04:34 KT: So, what that creates is this performance gap for access. How do I close that gap? And that's why we're here today to partner with Intel to talk about their technologies, and specifically they're Optane technologies and how that's used to close the gap, both from a memory perspective with Intel Optane memory DIMMs and from a storage perspective with Intel Optane SSDs. Particularly in the case here, we're focused on persistent memory, and we'll talk more about the capacity and persistence and what effect that has on our real-time workloads.
So, the main reason that we're very excited about it is they are a large trend right now to move towards very data-driven workloads and in that space we consider them to be in-memory database, advanced analytics, including AI and ML, cloud workloads, and HCI or hyper-converged infrastructure and compute. One of the most exciting things about what we're doing is those are the areas that we found the most synergy in and the most traction in right now, but we also believe that persistent memory plays an important role in how we accelerate time to insight. And so that's a lot of workloads that are yet to be discovered, we won't get into it here, but we're definitely interested in how that affects, how performance computing as well.
06:02 KT: So, we partner with Intel and a software-defined storage company called MemVerge, I mean a software-defined architecture company called MemVerge, computing and working to speed time to value and insights specifically geared towards data-intensive workloads.
So, next, we're going to talk about some of the challenges in software-defined architectures or how software-defined architectures can be solutions to some of the value props that customers are looking for. Intel Optane memory DIMMs provide a persistent memory layer that allows us to extend the DRAM into much larger capacities, as well as the persistence allows us to add data services on top. So, this is a very key feature to enable new technologies. One of the challenges that we have are, that allows that new technology has different ways that it's going to affect the application space. So, there's levels of modification effort involved in the application, and there's different ways of which the application can use the Intel Optane persistent memory capabilities. So, you have memory mode, you have storage mode, and you can go up to App direct mode, but there's even variants in there. So, how will a new researcher or a new scientist that wants to focus on their workload, how can they use that quicker or adopt that technology faster?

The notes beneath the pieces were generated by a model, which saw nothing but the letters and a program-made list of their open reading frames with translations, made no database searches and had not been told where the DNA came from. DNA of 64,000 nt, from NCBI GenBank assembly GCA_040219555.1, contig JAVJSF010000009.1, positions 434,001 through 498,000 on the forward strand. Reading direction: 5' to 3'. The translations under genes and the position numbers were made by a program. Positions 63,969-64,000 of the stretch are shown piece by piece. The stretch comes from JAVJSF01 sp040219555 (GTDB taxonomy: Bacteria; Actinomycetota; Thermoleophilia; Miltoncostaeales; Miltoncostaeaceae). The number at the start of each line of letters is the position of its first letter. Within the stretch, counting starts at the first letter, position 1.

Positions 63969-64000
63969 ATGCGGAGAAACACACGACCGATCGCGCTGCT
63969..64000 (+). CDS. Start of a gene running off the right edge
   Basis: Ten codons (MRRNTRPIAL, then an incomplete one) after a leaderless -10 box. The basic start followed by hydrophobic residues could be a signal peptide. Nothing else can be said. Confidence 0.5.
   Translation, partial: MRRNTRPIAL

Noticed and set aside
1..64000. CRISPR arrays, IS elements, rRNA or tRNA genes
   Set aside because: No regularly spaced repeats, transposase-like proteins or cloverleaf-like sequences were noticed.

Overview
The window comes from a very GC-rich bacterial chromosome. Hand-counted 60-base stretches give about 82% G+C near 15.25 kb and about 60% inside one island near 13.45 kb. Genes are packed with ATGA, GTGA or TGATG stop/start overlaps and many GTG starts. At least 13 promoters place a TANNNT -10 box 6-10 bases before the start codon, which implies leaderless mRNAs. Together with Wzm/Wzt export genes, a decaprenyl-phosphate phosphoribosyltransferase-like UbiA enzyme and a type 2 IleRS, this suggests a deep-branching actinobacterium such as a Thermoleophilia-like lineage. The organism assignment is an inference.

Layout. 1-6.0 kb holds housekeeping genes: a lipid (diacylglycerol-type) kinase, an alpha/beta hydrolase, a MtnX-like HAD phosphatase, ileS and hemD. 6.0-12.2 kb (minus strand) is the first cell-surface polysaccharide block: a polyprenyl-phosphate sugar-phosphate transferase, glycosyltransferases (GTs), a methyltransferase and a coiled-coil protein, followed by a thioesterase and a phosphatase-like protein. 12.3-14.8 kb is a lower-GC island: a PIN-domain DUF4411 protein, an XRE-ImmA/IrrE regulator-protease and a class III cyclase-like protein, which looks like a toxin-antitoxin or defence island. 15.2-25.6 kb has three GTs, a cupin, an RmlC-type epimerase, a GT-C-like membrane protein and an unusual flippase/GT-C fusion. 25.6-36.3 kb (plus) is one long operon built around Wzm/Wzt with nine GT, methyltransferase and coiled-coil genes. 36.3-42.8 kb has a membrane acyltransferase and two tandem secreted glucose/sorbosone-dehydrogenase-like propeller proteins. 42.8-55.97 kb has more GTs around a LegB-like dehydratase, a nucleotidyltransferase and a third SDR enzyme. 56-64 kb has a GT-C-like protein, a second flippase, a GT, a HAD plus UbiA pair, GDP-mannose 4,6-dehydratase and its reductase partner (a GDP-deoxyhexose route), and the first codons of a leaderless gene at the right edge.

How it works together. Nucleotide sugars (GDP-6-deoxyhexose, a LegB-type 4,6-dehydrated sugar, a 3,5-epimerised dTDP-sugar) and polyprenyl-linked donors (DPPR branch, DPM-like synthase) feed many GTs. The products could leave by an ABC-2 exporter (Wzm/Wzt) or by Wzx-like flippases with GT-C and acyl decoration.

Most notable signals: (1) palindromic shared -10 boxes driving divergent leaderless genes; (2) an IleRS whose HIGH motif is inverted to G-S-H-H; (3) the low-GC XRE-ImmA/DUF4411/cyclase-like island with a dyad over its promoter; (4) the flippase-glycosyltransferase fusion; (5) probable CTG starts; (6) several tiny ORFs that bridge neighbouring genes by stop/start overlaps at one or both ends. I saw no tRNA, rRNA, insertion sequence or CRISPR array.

07:37 KT: We want to look for an optimize software or a software to find architecture to do so, and that brings us to MemVerge. MemVerge is a software-defined architecture which allows us to have virtual OS of memory by addressable persistent without cochanges and cochange is a very key point to it. It also enhances the traditionally non-volatile memory space by allowing us to have data services for high availability and durability, but at memory speeds, and this allows us to supercharge performance while given the flexibility in the memory space.
So, what do we get from that? And the overall goal is we want to bring mission-critical apps to big memory, and the key things that enable that and get that a technology adopted faster are plug and play, so I don't want to have to have to rewrite my applications. How to adopt this technology faster? The second case would be how do I interact and interject with data service, quick crash recovery, and also how do I scale that memory out? The solution to that is MemVerge Memory Machine. It's a soft certifying architecture; it virtualizes both the DRAM and the Optane memory and allows you to use it without having to program it yourself. It also allows low-latency communication between multiple nodes, so I can scale it out and across the cluster.